ING— PORENCEPHALIA — LOBAR SCLEROSIS — LITTLE'S DISEASE 1340

VIII. CEREBRAL TUMOURS - - - 1346

IX. CEREBRAL SYPHILIS — SYPHILITIC ARTERITIS — GUMMATA AND

SCLERO -GUMMATOUS LESIONS — SYPHILITIC GENERAL PSEUDO-
PARALYSIS ..... 1351
X. GENERAL PARALYSIS — CHRONIC MENINGOENCEPHALITIS - - 1366
XL SYPHILITIC NECROSIS AND PERFORATION OF THE VAULT OF THE SKULL

—DIAGNOSIS FROM TUBERCULOSIS AND FROM CANCER - 1372

XII. CEREBRAL LOCALIZATION - - - 1389

XIII. DISCUSSION ON MEDICO-SURGICAL ERRORS REGARDING CEREBRAL

LOCALIZATION -.... - 1393



CONTENTS OF VOL. II vii

CHAPTER PAGE

IV. diseases OF the brain — continued ;

XIV. TUBERCULAR MENINGITIS - - - 1399

XV. NON-TUBERCULAR MENINGITIS - - 1403

XVI. CEREBRO-SPINAL MENINGITIS - 1406
XVII. CHRONIC MENINGITIS — PACHYMENINGITIS— HEMATOMA OF THE DURA

MATER - - - . 1423

XVIII. MENINGEAL HAEMORRHAGE - - 1425

XIX. HYDROCEPHALUS - - 1426

V. NEURITIS - -... 1429

POLYNEURITIS - - - 1429

vi. neuroses - - - - - 1435

I. ESSENTIAL EPILEPSY — SECONDARY EPILEPSY - - 1435

II. PARTIAL EPILEPSY — JACKSONIAN EPILEPSY - - 1441

III. TRAUMATIC EPILEPSY - .... 1448

IV. HYSTERIA - - - .. 1450

V. HYPNOTISM — LETHARGY — CATALEPSY — SOMNAMBULISM - - 1467

VI. NEURASTHENIA ...... 1471

VII. ASTASIA — ABASIA - ..... 1474

MIL CEREBRO-CARDIAC NEUROPATHY — KRISHABER's DISEASE - - 1476

IX. PARALYSIS AGITANS — PARKINSON'S DISEASE - - - 1477

x. Sydenham's chorea — ST. vitus's dance - - - - 1479

XI. CHOREA GRAVIS — CHOREIC PSYCHOSES - - . . I486

XII. TETANY - - - .. 1491

XIII. OCCUPATION NEUROSES - - - 1493

VII. NEURALGIA - - - - - 1494

I. MIGRAINE - - - - 1494

II. NEURALGIA OF THE TRIFACIAL NERVE — TIC DOULOUREUX - 1496

III. SYPHILITIC NEURALGIA OF THE TRIFACIAL NERVE - - 1501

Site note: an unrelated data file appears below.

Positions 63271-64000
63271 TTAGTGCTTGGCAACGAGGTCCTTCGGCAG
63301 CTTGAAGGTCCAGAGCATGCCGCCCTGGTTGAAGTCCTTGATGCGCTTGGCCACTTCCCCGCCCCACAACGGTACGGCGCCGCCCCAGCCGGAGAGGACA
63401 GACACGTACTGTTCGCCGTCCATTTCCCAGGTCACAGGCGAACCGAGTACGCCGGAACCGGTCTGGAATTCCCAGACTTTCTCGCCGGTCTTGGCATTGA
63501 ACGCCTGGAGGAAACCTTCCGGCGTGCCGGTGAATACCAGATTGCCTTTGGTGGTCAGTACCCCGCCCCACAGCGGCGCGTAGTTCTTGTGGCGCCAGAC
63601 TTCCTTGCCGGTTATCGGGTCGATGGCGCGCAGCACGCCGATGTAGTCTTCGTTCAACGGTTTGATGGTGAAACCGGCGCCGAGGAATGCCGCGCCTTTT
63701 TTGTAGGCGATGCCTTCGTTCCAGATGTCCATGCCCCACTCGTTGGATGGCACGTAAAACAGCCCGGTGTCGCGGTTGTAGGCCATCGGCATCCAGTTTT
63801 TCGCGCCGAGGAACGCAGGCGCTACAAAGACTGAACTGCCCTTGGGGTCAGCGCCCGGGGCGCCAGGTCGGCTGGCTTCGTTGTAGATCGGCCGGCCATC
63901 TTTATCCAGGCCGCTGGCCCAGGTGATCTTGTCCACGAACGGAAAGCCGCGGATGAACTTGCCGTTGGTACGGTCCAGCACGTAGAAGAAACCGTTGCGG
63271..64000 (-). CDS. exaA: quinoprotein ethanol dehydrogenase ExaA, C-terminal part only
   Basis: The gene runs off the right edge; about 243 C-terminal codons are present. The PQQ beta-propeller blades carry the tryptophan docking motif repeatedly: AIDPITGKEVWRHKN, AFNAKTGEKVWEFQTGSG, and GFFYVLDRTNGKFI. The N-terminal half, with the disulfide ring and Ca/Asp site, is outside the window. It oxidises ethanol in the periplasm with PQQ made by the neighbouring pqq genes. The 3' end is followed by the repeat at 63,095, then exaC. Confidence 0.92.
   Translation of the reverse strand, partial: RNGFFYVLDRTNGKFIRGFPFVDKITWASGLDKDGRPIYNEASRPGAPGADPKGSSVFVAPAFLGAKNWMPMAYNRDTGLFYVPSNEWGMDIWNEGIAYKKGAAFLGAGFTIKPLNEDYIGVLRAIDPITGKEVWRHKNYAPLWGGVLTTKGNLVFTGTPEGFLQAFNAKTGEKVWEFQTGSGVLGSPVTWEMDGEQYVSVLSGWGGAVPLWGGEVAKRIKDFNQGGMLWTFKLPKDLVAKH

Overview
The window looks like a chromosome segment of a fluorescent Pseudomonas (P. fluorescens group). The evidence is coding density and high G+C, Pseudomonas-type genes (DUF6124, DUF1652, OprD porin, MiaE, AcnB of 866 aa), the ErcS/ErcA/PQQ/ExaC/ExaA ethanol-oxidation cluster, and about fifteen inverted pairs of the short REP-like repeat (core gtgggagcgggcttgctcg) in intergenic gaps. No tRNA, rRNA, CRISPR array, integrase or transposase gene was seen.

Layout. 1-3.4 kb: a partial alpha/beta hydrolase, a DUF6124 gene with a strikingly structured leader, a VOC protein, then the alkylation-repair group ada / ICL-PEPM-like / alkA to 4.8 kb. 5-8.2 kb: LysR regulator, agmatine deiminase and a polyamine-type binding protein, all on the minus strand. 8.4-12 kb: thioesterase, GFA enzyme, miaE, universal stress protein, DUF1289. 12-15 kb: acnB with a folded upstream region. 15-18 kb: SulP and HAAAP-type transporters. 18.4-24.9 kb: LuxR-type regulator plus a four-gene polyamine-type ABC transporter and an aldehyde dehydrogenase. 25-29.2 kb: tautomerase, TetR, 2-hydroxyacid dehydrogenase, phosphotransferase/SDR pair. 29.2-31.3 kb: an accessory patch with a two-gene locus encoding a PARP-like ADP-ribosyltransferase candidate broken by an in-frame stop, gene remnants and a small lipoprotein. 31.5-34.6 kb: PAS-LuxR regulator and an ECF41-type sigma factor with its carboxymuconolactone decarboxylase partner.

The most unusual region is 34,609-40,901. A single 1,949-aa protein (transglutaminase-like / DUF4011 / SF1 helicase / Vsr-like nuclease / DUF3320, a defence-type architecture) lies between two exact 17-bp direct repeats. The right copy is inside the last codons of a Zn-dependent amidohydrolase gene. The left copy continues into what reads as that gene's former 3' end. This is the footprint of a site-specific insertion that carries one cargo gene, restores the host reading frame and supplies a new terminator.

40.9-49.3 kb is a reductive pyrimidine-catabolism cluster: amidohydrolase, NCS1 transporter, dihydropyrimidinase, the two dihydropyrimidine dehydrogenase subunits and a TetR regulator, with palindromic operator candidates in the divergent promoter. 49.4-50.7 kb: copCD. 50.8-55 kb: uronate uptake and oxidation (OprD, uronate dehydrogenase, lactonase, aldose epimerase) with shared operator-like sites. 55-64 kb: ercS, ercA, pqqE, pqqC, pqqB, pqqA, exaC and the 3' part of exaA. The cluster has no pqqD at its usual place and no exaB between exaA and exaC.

IV. CERVICO-OCCIPITAL AND CERVICO-BRACHIAL NEURALGIA - - 1503
V. NEURALGIA OF THE PHRENIC NERVE .... 1504

VI. INTERCOSTAL NEURALGIA — ZONA - - - 1505

VII. LUMBAR NEURALGIA - -... 1508

VIII. SCIATIC NEURALGIA — SCOLIOSIS - - - 1508

IX. SYPHILITIC SCIATICA — HOMOLOGOUS SCOLIOSIS - - 1511

X. PAR-ESTHETIC MERALGIA — NEURITIS OF THE EXTERNAL CUTANEOUS

NERVE - - - - 1516

VIII. L'ARALYSES - - - - - 1517

I. FACIAL PARALYSIS - - - - - - - 1517

ii. syphilitic facial paralysis - - - 1525

iii. paralysis of the motor nerves of the eye - - - 1532

iv. ophthalmoplegia - - - - 1540

v. paralysis of the musculo-spiral nerve - - - 1542
vi. radicular paralysis— radicular paralysis of the brachial

plexus - ..... 1546

vii. paralysis of the trigeminal nerve - - - . 1549

ix. trophic and vasomotor troubles - - - 1552

i. trophic troubles in general — dystrophies - - 1552

ii. facial trophoneurosis - - - - - 1555

iii. sclerodermia - ..... i557

iv. local asphyxia — symmetrical gangrene of the extremities 1558

11. 67



viii CONTENTS OF VOL. II



PART V
GENERAL AND INFECTIOUS DISEASES

CHAPTER PAGE

I. ERUPTIVE FEVERS - - - - 1561

I. VARIOLA - - - - 1561

II. VACCINIA - - - - 1569

III. VARICELLA - ...... 1575

IV. SCARLATINA - - - - 1578

V. MEASLES - ...... 1599

VI. RUBELLA - - - - 1612

VII. MILIARY FEVER - - - 1613

VIII. DENGUE - - - - 1616

II. TYPHOID DISEASES - - - - 1619

I. TYPHOID FEVER - - - - 1619

II. TYPHUS FEVER - - - - 1681

III. RELAPSING FEVER - - - - 1684

III. INFECTIOUS DISEASES PROPER TO MAN - - - 1694

I. ERYSIPELAS OF THE FACE — STREPTOCOCCIA - - - 1694

II. MUMPS - - - - 1705

III. CHOLERA - - " - 1710

IV. INFLUENZA - - - - 1720

V. YELLOW FEVER — VOMITO NEGRO - - - 1726

VI. PLAGUE - - - - 1730

VII. TETANUS ... - - 1736

VIII. MALARIA - - - - 1745

IX. SLEEPING SICKNESS ... - - 1768

X. LEPROSY - - - - 1773

IV. INFECTIVE DISEASES COMMON TO MAN AND TO ANIMALS - - - 1781

I. RABIES - - - - 1781

II. ANTHRAX - - - - 1784

III. GLANDERS — FARCY - - - - 1789

IV. ACTINOMYCOSIS - - - - 1792

V. PSITTACOSIS - - - - 1797



PART VI

DISEASES OF THE SPLEEN

HYDATID CYSTS OF THE SPLEEN — DIAGNOSIS OF ENLARGEMENTS OF THE



SPLEEN



1801



PART VII
PATHOLOGY OF THE BLOOD

I. CLINICAL EXAMINATION OF THE BLOOD ... - 1820